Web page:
,anterior-longitudinal ligament and the abdominal wall. The ankle joint
however, cannot be "locked" in any position so that muscular effort is
required constantly.
The pelvis is further supported by the tensor fascia latae. These
fascial bands mechanically assist the "Y" ligaments as well as limit
lateral shift of the pelvis. Their course from the iliac crests downward
and backward to insert at the iliotibial band at the knee lends itself well
(to reinforcing the "Y" ligament and helps lock the knee (Fig. 28
The pelvic angle is the key to ligamentous posture. Rotation of the
pelvis will initiate a total unlocking of all the balancing joints and
necessitate muscular effort

FICURE 28. Static spine support. The relaxed person leans on his ligaments: the
iHofemorai ligament, ("yo, ligament of Bigelow), the anterior longitudinal ligament, and
the posterior knee ligaments. The ankle cannot be "locked," but by leaning forward only
a few degrees the gastrocnemius must contract to support the entire body. Relaxed erect
posture is principally ligamentous with only the gllstroc.soJeus muscle group active

To study the erect person functioning in anterior-posterior plane, it is
best to view him from the rear because it will then be possible to see the
deviations from the normal in their relation to an imaginary vertical
The upright supporting beams of the pelvic floor are the legs, and if
the parallel legs are equal in length the supported platform will be
horizontal. If the tibia and femurs of both legs are in direct alignment
and of equal length, the femoral heads must be equidistant from the
ground, and the transverse axis through the femoral heads must be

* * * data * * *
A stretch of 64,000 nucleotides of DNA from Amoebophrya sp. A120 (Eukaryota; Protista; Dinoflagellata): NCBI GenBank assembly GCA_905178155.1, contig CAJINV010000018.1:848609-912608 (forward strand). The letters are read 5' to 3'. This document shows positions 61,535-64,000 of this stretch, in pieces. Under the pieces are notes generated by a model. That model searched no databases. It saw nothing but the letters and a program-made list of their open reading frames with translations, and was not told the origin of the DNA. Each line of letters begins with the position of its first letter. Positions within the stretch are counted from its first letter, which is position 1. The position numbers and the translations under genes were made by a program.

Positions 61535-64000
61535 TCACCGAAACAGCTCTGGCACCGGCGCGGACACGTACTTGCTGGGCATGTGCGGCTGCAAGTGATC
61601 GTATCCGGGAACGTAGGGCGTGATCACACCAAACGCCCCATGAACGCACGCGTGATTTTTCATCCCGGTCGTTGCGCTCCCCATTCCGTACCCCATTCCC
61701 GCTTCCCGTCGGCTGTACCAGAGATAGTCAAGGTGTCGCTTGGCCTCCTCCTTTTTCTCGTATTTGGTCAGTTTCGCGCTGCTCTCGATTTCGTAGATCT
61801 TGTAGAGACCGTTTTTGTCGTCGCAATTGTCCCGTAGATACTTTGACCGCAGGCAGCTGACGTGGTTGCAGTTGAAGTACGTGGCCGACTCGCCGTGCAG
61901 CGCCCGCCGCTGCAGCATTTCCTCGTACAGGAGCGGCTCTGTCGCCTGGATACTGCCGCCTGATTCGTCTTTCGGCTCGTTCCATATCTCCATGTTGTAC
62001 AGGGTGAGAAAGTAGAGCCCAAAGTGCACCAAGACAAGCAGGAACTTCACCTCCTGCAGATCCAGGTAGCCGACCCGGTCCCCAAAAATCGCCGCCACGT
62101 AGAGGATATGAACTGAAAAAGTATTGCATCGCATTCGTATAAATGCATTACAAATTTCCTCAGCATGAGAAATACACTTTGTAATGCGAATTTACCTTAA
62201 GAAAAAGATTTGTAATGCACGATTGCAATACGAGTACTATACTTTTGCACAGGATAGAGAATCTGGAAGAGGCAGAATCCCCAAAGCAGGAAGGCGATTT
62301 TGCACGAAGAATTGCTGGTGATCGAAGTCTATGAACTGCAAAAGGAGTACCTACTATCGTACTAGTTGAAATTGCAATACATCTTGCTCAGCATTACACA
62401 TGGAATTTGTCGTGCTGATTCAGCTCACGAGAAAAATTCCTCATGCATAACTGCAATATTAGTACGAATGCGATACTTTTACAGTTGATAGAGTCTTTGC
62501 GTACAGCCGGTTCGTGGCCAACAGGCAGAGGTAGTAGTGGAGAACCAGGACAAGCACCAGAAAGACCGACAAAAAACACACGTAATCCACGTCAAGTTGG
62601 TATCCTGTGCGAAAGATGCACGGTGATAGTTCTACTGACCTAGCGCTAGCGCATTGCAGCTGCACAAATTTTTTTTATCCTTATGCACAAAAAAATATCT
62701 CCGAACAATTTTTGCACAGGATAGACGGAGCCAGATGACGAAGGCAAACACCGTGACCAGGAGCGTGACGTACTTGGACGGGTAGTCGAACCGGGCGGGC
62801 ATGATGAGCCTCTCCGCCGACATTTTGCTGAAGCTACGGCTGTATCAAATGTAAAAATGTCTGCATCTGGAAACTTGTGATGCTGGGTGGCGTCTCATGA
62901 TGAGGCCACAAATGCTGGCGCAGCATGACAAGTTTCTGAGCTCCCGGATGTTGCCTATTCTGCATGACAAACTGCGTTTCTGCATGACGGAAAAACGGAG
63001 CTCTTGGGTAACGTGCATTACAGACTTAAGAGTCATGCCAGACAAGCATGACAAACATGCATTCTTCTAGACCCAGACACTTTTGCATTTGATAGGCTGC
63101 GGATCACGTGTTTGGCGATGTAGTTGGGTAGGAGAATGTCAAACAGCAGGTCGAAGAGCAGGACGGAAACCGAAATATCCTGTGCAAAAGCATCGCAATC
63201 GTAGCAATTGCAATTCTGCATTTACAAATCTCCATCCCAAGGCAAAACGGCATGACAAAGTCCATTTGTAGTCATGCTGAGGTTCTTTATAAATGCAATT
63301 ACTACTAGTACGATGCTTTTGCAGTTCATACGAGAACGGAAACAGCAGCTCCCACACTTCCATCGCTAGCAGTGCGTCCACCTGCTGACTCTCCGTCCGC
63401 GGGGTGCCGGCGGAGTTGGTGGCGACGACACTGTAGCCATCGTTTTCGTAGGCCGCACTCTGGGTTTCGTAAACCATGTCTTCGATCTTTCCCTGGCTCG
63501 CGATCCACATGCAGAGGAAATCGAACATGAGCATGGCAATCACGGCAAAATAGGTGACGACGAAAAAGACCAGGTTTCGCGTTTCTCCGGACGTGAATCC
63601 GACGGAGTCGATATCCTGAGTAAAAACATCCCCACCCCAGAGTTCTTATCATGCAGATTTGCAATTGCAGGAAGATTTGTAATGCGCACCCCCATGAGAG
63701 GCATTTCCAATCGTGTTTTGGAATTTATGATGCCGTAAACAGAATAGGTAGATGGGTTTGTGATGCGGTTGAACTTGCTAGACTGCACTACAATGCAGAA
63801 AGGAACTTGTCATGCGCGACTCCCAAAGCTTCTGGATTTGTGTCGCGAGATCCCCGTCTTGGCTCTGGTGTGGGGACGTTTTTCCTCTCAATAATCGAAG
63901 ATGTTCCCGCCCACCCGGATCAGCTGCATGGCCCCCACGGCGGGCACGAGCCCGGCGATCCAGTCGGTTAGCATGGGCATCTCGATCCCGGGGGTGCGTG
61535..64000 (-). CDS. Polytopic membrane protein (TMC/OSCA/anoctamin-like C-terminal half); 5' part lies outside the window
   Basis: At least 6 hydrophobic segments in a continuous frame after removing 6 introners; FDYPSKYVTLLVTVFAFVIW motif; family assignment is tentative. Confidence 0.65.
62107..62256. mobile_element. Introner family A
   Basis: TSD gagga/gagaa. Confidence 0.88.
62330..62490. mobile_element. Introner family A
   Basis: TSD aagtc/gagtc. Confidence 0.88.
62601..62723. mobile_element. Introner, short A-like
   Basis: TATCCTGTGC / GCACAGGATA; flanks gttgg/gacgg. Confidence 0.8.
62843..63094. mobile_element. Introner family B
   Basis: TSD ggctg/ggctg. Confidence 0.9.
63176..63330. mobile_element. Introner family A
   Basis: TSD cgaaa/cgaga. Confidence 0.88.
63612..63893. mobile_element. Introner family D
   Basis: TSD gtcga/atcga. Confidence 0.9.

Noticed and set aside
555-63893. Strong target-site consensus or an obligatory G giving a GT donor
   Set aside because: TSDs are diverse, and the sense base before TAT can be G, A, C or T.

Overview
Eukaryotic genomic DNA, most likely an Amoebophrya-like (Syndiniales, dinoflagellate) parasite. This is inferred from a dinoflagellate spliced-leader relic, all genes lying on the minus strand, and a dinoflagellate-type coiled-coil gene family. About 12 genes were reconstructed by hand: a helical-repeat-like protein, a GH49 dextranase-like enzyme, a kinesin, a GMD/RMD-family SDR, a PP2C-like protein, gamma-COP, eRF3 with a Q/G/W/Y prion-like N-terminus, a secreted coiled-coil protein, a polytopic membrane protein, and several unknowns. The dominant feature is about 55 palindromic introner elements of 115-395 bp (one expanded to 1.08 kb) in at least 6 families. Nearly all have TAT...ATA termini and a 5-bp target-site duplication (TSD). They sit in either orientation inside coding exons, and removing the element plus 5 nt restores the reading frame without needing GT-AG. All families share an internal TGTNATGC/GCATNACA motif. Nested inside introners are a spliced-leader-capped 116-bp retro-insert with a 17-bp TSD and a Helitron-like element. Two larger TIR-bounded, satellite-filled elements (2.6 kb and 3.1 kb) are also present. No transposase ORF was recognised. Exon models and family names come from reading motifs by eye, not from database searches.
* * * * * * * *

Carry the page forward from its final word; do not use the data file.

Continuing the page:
FICURE 29. Spinal alignment fronl anterior·posterior aspecl Anterior·posterior view of
the erect human spine. With both legs equal in length the spine supports the pelvis in a
level horizontal plane and the spine, taking off at a right (9Cklegree) angle, ascends in a
straight line. The facets shown in the enlarged drawing on the right show their parallel
alignment and proper symmetry in this erect position

FIGURE 30. Pelvic obliquity and its relationship to spinal alignmenl Anterior view of
,an oblique pelvis due to a leg-length discrepancy. Owing to pelvic slant in a lateral plane
the spinal take-off is at a lateral angle. The flexible spine will curve in an attempt to
compensate, and the facets of the curving spine will become asymmetrical in relationship
to each other

horizontal. Balanced between these two points the pelvis will rotate
.around a level axis
In the static spine a level pelvis viewed from behind will reveal the
spine ascending from the pelvic base at right angles and so continuing
cephalad will find the head perched in direct mid-line over the center
of the sacral point (Fig. 29). This head-pelvic center relationship obviously
presupposes a straight spine.
A structurally straight spine of adequate flexibility will permit symmetrical
bilateral side-bending. When we recall that lateral spine
movement occurs in the thoracic region and not in the lumbar area, an
equal degree of bending to the left or to the right will demand that the
.midpoint be level. This action requires a truly vertical lumbar spine
Symmetry in the act of Side-bending requires lateral flexibility of the
spine. As no significant lateral bending occurs in the lumbar spine the
angle of take-off from the lumbar spine at the pelvic level will determine
the amount of correction the dorsal spine must take to effect a
return to the center of gravity.
Another important factor is leg-length discrepancy which will cause a
pelvic obliquity. The causes of leg-length differences are numerous. A
unilateral genu valgum or unilateral genu recurvatum will cause the
side involved to be of shorter length. A unilateral leg-length discrepancy
can result from fractures, articular disease, amputation per se or
,from an improperly fitted prosthesis. Childhood diseases (such as osteochondrosis
poliomyelitis, and hip dysplasia), that may impair unilateral
leg growth, can lead to unequal leg lengths in adult life. The
effect of leg-length difference on the pelvic level has an apparent
influence on the static spine when it is seen from the anterior-posterior
position, and the obliquity of the pelvis has an equal effect on the
(kinetic spine (Fig. 30